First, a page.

I’ve been on a mad noodle bowl kick. And I’m not talking about take-out. Homemade, and as easy to make as any other pasta. From these curry noodles, to a peanut soba version, and now these Thai Rice Noodles! Totally rainbow-licious with lots of veggies and flavorful additions. And it’s a make once, eat three times kind of meal that works warm or cold.
For this recipe, you’ll want to buy flat rice noodles, which you can find in the asian section of your grocery store. They’re the kind you’ve probably eaten in pad thai. Rice noodles are naturally gluten-free, which makes them a great option for everyone!
And then you’ll need two oils from my sponsor La Tourangelle: Grapeseed and Toasted Sesame. Let’s talk about the what and why of these stir-fry pals.
What is grapeseed oil?
I’ll be honest – all these years I’ve heard of grapeseed oil but never actually thought it came from grapes. But it truly does! When pressed, tiny grapeseeds yield green-colored oil with high levels of polyunsaturated fat. La Tourangelle Expeller-Pressed Grapeseed Oil has a light flavor, and can also be heated up to 450°F, making it an ideal healthy cooking partner.
What types of recipes is it best for?
Grapeseed oil is ideal for cooking at high heat, since it has a high smoke point. So that means stir-fry (how we use it in this recipe), broiling, deep-frying, and grilling. Since it’s a neutral tasting flavor, it’s also very versatile, and pairs with any flavor. Try it in dressings with balsamic vinegar, Dijon mustard, or a honey base.
Does grapeseed oil have health benefits?
Yes! Grapeseed oil has the highest levels of omega-6 fatty acids compared to other vegetable oils, along with high levels of vitamin E that enhances the immune system. It also contains linoleic acid, which is converted into gamma-linoleic acid in the body – and that has a protective role in the body.
What’s the difference between toasted sesame oil and sesame oil?
Toasted sesame oil is a bold oil found in many Asian recipes, a cultural staple. La Tourangelle carefully selects the sesame seeds used for theirs, and lightly toasts them, then goes through expeller pressing, and gently filtered. The result is a golden-brown oil which adds rich, nutty flavor to your vinaigrette, stir-fry or BBQ marinade for authentic Asian cuisine. We use it here as a finishing oil, as it can be overpowering if used in excess.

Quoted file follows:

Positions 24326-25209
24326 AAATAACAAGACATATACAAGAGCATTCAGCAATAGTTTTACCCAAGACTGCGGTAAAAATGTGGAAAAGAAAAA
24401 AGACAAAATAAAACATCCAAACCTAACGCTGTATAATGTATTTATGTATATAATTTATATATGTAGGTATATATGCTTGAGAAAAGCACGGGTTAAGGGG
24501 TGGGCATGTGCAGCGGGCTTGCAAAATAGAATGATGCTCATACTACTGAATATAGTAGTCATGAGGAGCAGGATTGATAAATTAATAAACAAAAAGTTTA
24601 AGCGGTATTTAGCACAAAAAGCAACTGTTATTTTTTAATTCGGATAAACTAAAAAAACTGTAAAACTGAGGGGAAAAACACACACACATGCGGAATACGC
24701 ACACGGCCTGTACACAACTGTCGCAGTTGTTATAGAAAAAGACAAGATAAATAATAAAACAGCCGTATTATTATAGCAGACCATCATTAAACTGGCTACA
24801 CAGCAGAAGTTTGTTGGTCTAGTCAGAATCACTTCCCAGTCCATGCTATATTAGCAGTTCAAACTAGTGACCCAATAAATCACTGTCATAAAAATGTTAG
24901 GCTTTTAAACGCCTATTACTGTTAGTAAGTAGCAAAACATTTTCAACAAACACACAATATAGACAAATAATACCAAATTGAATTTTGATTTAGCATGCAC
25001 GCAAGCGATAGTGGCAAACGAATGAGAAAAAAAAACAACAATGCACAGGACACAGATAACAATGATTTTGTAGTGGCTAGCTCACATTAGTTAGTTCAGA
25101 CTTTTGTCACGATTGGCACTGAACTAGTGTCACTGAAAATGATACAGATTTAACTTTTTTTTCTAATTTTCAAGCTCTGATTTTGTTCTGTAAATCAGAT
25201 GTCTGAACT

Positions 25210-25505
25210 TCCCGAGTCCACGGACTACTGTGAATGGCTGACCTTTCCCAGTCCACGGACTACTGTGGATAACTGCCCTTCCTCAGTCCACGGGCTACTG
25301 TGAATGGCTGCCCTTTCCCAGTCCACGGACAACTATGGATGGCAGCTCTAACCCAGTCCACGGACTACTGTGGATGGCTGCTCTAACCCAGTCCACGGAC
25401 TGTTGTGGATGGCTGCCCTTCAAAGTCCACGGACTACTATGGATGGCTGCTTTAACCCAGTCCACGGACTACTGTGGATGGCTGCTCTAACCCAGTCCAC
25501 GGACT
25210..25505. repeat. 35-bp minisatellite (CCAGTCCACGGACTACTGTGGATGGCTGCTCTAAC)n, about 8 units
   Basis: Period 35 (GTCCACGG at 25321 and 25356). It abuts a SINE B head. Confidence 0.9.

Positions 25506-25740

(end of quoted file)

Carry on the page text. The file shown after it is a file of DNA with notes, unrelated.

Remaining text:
Virgin sesame oil is commonly used in cosmetics and beauty, rather than for cooking.
As with most of my meals, I like to make vegetables a pretty big star. That’s why you see all the colors here! From red peppers, dyno kale, shaved carrots, garlic, ginger, mint, and cilantro, and green onions. Most of those ingredients are stir-fried first in the grapeseed oil, then tossed with the hoisin sauce and sesame oil when finished cooking.
The acid in this dish comes rice wine vinegar and lime juice – which are essential for making the flavors pop, so don’t leave them out. ;)
Enjoy this one!
Sesame Thai Rice Noodles
- 1/2 teaspoon kosher salt
- 4 ounces flat pad thai rice noodles
- 3 tablespoons grapeseed oil, divided
- 1 medium red pepper, thinly sliced
- 5 dyno kale leaves, stems removed, thinly sliced
- 1 large carrot, peeled into ribbons with a vegetable peeler
- 3 cloves garlic, minced
- 2 teaspoons fresh ginger, minced
- 1/4 cup gluten-free hoisin sauce
- 2 tablespoons tamari
- 1 tablespoon rice wine vinegar
- 2 teaspoons toasted sesame oil
- 1 red serrano pepper, cut into rounds
- 2 tablespoons minced cilantro
- 2 tablespoons chopped fresh mint
- 2 tablespoons sliced green onions
- juice of a 1/2 lime
- sesame seeds for garnish
Bring a large pot of water to a boil, and salt. When boiling, add noodles and cook according to package directions. When finished cooking, drain and rinse THOROUGHLY with cold water (otherwise the noodles will stick to each other).
Heat a large skillet to medium high. Add 2 tablespoons grapeseed oil, and when hot, add kale and red peppers. Cook for 4-5 minutes, until the vegetables are tender and have begun breaking down. Then add carrot and cook for a minute. Move vegetables to the side of the pan and add the remaining 1 tablespoon of grapeseed oil. When hot, add garlic and ginger, cooking 30 seconds, until fragrant.
Turn heat down to medium low and add noodles. Use a tongs to combine with vegetables. Then add hoisin sauce, tamari, rice wine vinegar, and sesame oil. Toss and combine again, with tongs, to ensure everything is fully coated.
Divide into bowls and top each with serranos, cilantro, fresh mint, green onions, squeeze of lime, and sesame seeds.
Leftovers will keep in the refrigerator for 4 days. Best reheated on stovetop with a few tablespoons of water to rehydrate the noodles.